Generally speaking, the results fit our preconceptions. Spring training accuracy is very low and it features the volatility that we’d expect from a small dataset. Umpires are also more accurate in the playoffs. The red line is March, April and May, and as you can see, it’s nearly always below everything but the spring training line. Not only do umpires start getting better in June, but they keep getting better right through the end of the season, which is why the light blue line for August, September, and October is usually above the yellow line for June and July. The trend is a little bit easier to see if we focus just on pitches in the shadow zone, the area that’s one baseball’s width from the edge of the zone on either side.

In the graph above, the dotted line represents that season’s overall accuracy on calls in the shadow zone. Each data point represents the number of percentage points above or below that year’s average. Not only do the calls get better as the season goes on, there’s a definite gap between the first two months and the rest of the season. Umpires are decidedly worse in those first two months. However, 2023 was a real outlier. It was first time since 2008 that umpires were more accurate in the beginning of the season than the end.

With that, I want to bring you back to 2024. So far this season, umpires have gotten 92.46% of calls right, down from 92.81% in 2023 and just two thousandths of a percentage point higher than in 2022. Based on everything I’ve shown you, we should expect umpires to get better over the rest of the season. However, the drop-off from last year is noticeable. Accuracy over the first two months of the season has only fallen once before, from 2009 to 2010, when it dropped by 0.16 percentage points. So far this season, accuracy has fallen by twice that amount: 0.32 percentage points. That’s a tiny change, on the order of one call per game, but that doesn’t make it any less real. We’ll have to wait and see how the rest of the season goes, but perhaps this year really could end up being different. Or, if it follows the pattern of the past decade and a half, accuracy will soon be in its way up.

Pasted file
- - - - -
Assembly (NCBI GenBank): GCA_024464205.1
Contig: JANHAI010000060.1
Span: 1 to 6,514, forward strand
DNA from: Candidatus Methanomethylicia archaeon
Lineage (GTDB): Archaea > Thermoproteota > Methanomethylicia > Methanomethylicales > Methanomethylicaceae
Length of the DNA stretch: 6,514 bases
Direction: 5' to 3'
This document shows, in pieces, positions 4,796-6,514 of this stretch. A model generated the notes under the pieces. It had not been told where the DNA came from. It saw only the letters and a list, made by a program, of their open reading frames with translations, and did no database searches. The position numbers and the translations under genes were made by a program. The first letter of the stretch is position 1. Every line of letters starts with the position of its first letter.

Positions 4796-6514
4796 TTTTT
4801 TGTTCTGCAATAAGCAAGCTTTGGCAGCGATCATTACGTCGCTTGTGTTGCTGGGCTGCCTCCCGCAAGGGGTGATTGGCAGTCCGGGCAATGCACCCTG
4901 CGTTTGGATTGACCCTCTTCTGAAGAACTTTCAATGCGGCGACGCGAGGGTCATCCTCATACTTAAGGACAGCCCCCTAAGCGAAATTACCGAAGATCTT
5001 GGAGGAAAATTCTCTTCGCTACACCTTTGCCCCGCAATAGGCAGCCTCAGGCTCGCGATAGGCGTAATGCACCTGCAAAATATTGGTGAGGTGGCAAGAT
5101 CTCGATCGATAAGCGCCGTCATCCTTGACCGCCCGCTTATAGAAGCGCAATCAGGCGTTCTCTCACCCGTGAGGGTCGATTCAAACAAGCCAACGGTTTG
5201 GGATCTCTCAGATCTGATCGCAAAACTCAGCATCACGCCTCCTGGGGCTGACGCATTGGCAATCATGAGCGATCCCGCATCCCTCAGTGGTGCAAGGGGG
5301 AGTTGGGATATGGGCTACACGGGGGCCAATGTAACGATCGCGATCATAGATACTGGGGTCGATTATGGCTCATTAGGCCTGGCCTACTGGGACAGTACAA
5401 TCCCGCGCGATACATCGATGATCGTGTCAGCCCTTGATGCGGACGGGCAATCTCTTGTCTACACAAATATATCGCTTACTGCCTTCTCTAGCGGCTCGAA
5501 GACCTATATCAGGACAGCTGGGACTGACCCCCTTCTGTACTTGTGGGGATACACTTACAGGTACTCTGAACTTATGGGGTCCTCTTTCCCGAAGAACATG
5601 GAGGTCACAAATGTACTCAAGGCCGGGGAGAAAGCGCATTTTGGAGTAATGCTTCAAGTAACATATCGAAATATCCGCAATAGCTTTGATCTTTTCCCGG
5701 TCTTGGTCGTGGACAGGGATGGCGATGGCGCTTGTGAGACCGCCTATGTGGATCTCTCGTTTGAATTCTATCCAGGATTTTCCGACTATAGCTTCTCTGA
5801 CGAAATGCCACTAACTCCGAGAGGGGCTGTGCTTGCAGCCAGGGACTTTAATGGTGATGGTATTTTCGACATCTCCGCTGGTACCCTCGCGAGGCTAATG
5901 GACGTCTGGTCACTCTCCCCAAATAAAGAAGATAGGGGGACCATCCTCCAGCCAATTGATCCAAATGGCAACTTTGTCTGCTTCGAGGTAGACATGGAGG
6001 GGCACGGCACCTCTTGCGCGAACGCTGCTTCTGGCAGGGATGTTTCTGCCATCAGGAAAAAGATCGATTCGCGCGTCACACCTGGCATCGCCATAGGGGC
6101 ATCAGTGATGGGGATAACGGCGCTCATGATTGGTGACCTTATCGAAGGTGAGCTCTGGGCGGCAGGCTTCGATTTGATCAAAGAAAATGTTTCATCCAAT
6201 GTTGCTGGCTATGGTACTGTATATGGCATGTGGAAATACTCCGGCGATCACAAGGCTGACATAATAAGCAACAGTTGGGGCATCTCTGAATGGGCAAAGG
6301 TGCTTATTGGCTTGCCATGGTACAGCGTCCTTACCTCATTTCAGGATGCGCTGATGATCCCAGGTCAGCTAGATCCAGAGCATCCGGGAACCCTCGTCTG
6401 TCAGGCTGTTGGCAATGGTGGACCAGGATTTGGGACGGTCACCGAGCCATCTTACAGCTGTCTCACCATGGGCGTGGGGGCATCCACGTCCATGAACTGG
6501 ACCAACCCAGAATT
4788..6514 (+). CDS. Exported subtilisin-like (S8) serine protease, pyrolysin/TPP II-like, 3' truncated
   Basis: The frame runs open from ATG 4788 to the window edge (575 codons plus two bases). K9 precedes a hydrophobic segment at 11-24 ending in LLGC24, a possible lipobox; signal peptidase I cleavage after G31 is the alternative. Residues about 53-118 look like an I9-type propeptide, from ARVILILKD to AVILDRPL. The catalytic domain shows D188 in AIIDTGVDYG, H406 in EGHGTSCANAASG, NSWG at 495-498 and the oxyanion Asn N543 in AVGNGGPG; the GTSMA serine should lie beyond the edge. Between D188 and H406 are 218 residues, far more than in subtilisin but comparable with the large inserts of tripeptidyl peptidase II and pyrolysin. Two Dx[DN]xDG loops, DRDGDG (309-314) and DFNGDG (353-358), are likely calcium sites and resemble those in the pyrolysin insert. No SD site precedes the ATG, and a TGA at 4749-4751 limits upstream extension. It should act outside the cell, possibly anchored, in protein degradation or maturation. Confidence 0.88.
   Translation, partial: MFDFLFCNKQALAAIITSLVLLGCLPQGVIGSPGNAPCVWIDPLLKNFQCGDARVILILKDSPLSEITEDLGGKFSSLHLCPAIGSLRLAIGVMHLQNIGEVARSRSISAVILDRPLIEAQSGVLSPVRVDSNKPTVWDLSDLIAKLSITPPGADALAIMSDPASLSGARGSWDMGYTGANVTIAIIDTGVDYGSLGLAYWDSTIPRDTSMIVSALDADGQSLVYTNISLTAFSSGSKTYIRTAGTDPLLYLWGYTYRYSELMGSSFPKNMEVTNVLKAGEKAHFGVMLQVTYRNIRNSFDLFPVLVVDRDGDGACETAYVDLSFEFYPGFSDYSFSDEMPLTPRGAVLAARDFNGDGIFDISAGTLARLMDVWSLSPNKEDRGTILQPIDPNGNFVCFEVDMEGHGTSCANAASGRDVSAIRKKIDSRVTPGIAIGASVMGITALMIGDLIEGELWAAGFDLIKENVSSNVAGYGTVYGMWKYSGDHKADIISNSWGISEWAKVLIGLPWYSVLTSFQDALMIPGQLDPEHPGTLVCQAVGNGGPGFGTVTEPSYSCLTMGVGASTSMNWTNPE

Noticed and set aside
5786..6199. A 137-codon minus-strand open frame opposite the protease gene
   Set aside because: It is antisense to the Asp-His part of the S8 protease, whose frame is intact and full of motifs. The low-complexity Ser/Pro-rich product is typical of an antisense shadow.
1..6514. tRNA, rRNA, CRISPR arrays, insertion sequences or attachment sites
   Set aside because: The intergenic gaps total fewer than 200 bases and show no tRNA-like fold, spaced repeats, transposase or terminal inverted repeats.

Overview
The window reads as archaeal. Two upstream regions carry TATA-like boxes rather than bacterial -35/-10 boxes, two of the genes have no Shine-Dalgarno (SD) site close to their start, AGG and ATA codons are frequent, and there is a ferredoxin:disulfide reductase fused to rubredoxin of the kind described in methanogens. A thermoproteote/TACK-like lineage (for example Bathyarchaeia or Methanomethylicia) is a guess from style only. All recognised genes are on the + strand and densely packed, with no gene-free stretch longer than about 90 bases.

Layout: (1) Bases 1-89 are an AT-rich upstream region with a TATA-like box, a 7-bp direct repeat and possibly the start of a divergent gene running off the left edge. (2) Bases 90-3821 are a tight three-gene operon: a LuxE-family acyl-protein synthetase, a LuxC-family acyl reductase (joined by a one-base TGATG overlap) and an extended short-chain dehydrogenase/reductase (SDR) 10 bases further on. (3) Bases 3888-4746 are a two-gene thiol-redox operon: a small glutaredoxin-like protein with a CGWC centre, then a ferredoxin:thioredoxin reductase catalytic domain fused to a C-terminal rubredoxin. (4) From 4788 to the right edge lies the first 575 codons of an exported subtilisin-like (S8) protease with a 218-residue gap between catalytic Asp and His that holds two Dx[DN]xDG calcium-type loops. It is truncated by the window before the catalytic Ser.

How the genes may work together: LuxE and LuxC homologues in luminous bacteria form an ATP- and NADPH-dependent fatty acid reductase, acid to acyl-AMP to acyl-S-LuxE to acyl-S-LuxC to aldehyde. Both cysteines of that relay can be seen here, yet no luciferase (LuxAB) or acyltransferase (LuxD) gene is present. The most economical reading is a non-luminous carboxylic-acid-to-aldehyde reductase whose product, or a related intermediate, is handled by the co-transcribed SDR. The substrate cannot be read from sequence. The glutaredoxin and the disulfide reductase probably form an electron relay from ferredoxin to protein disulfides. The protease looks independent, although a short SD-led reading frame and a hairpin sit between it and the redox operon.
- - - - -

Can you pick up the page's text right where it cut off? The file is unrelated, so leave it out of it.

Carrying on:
Davy Andrews is a Brooklyn-based musician and a contributing writer for FanGraphs. He can be found on Twitter @davyandrewsdavy.

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16 days ago

Good insights, good read, and I appreciate the human element of getting better the more reps that one gets in, but man, seeing the headline on Twitter, I thought for sure this would be about Angel Hernandez retiring.

16 days ago
Reply to  tjcook87

Yeah, talk about ‘bait and switch’.

15 days ago
Reply to  tjcook87

I sincerely hope that somebody is currently compiling an absurd number of clips for an equally absurd Angel Hernandez career retrospective.

15 days ago
Reply to  hopbitters

This would be hilarious

votto erotica
15 days ago
Reply to  hopbitters

That would be a well-deserved live burial.

15 days ago
Reply to  hopbitters

Check google. A whole lot have been posted in the last 48 hours.